In general, the durum crop and oat varieties not resistant to rust will be disappointing but HRS, barley, flax, canola, and drybeans not severely affected by white mold have average to good yield potential. Corn and soybean crops have excellent growth and yield potential if the frost holds off until September 20th. Dry harvest weather is a continuing need right now.
Area Extension Specialist/Cropping Systems
Devils Lake, ND
During the past 2 weeks (August 8-21), recorded rainfall at NDAWN sites in south-central North Dakota ranged from 0 inches at Edgeley to 1.2 inches at Oakes. Most areas received one-half inch or less of rain during this period. Several counties including Dickey, Eddy, LaMoure and Wells received heavy rain, wind, or hail last week. Estimates of daily water usage from NDAWN for corn emerged May 15, soybean emerged May 29, and sunflower emerged June 5 ranged from 0.18 to 0.30 inches on August 21. Additional rain would be welcome for warm-season crops south of I-94.
Small grain harvest south of I-94 is complete or will likely be completed by August 25. Wheat yield and quality appear good, with yields being reported of up to 60-70 bushels/acre. North of I-94, small grain harvest is about 50% complete. Early-planted wheat, if not lodged, is yielding well. Lodged or late-planted small grain generally have disappointing yield and quality. Canola harvest is about 25% complete. Flax swathing is underway and hay harvest continues. The regionís corn, soybean, and sunflower generally are in good to excellent condition. Post-harvest tillage of small grain fields is a common activity in southern counties.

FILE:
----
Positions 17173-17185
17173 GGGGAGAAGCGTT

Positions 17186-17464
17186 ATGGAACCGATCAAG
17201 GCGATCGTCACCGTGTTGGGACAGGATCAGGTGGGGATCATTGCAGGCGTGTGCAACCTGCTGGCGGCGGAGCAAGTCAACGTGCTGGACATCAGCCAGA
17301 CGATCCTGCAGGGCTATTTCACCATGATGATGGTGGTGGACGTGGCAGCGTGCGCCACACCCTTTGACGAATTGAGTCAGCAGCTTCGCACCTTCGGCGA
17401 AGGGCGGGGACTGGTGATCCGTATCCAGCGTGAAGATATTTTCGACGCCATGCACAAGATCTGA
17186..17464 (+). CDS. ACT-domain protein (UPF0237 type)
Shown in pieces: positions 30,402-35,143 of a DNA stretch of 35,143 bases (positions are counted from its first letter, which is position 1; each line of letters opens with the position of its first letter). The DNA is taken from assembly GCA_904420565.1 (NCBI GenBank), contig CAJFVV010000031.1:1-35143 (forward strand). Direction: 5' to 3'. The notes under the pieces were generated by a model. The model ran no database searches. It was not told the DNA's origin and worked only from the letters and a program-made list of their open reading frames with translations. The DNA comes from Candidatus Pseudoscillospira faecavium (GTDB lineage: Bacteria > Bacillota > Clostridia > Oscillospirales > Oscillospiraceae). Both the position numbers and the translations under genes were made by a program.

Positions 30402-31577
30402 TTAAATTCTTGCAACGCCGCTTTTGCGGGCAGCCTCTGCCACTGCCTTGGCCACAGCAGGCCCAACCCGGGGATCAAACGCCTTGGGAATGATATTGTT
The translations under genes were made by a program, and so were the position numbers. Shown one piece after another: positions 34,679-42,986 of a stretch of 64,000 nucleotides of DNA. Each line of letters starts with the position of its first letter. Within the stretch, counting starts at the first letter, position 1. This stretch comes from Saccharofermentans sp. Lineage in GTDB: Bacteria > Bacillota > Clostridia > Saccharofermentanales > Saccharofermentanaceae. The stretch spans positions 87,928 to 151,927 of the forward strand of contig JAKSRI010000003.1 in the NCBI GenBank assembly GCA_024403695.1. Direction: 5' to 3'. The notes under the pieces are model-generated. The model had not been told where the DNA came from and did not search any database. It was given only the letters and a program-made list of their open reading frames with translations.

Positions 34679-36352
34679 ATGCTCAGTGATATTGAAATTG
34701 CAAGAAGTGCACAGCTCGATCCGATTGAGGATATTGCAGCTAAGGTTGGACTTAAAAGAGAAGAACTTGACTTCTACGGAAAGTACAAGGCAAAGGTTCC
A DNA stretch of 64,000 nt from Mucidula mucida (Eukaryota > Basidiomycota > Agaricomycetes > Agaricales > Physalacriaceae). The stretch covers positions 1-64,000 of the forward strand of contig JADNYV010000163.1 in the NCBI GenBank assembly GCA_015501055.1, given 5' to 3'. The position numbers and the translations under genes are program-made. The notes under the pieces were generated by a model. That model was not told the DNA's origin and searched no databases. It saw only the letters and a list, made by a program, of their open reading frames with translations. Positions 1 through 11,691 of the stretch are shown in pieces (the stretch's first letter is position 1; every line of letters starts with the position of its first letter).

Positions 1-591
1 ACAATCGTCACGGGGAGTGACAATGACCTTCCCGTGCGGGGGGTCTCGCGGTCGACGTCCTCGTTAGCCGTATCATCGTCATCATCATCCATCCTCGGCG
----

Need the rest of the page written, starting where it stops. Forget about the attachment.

Corn leaf aphid can be found in corn, but insecticide use is not recommended at this time of corn development. Insecticide application for control of seed weevil and lygus bug has been common in the regionís confection sunflower. Reports of significant lodging of sunflower have been reported in Barnes County.
The NDSU Carrington Research Extension Centerís 2001 winter wheat variety trial consisted of 31 varieties that averaged 49.2 bushels/acre, 56.7 lb/bushel, and 12.8% protein. The highest yielding HRW varieties (57.9 to 69.0 bushels/acre) in the 2001 trial included Agassiz, Arapahoe, CDC Falcon, CDC Kestrel, CDC Raptor, Elkhorn, Morgan, Jerry, Norstar, Ransom, Roughrider, and Seward. Also, the Carrington Centerís 2001 winter rye variety trial consisted of 5 varieties and averaged 54.4 bushels/acre.
A canola disease survey was conducted by the NDSU Extension Service in 39 swathed fields in Stutsman, Eddy, Foster, Wells and Sheridan counties during August 15-21. Field incidence of sclerotinia (white mold) based on examining 40 stems/field ranged from 0 to 83%. Field incidence of sclerotinia by county: Stutsman = average of 28% and range of 0-58%, Eddy and Foster = average of 25% and range of 3-70%, Wells = average of 40% and range of 3-83%, and Sheridan = average of 38% and range of 0-73%.
Area Extension Specialist/Cropping Systems
NDSU Carrington Research Extension Center